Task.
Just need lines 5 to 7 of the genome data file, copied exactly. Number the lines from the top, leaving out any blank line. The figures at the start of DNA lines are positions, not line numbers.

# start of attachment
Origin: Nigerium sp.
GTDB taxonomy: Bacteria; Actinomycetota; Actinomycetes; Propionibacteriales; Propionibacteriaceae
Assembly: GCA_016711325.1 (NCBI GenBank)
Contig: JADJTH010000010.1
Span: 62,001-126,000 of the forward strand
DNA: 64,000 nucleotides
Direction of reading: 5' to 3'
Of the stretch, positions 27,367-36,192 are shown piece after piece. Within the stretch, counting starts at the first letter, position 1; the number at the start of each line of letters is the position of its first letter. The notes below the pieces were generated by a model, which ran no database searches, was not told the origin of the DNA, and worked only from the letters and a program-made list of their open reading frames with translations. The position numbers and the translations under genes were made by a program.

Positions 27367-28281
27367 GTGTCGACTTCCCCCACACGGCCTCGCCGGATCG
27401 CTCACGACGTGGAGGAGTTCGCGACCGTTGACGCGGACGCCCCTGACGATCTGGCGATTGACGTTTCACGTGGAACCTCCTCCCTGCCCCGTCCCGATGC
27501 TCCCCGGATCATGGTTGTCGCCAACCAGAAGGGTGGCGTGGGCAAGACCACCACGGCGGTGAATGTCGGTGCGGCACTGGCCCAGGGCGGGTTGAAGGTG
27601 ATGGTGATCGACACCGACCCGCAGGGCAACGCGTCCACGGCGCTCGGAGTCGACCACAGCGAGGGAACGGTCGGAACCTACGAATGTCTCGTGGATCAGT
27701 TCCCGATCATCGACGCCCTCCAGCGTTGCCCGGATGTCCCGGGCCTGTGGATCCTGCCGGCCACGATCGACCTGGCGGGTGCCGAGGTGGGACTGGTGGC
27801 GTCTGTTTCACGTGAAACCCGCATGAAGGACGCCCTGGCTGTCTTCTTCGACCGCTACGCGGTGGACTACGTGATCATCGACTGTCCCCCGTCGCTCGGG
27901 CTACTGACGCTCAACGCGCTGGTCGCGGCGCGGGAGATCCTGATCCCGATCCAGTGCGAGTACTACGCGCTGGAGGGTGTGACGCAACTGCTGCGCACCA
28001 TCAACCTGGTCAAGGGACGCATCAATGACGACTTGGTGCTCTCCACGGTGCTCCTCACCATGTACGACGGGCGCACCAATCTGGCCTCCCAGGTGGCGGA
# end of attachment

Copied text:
Span: 62,001-126,000 of the forward strand
DNA: 64,000 nucleotides
Direction of reading: 5' to 3'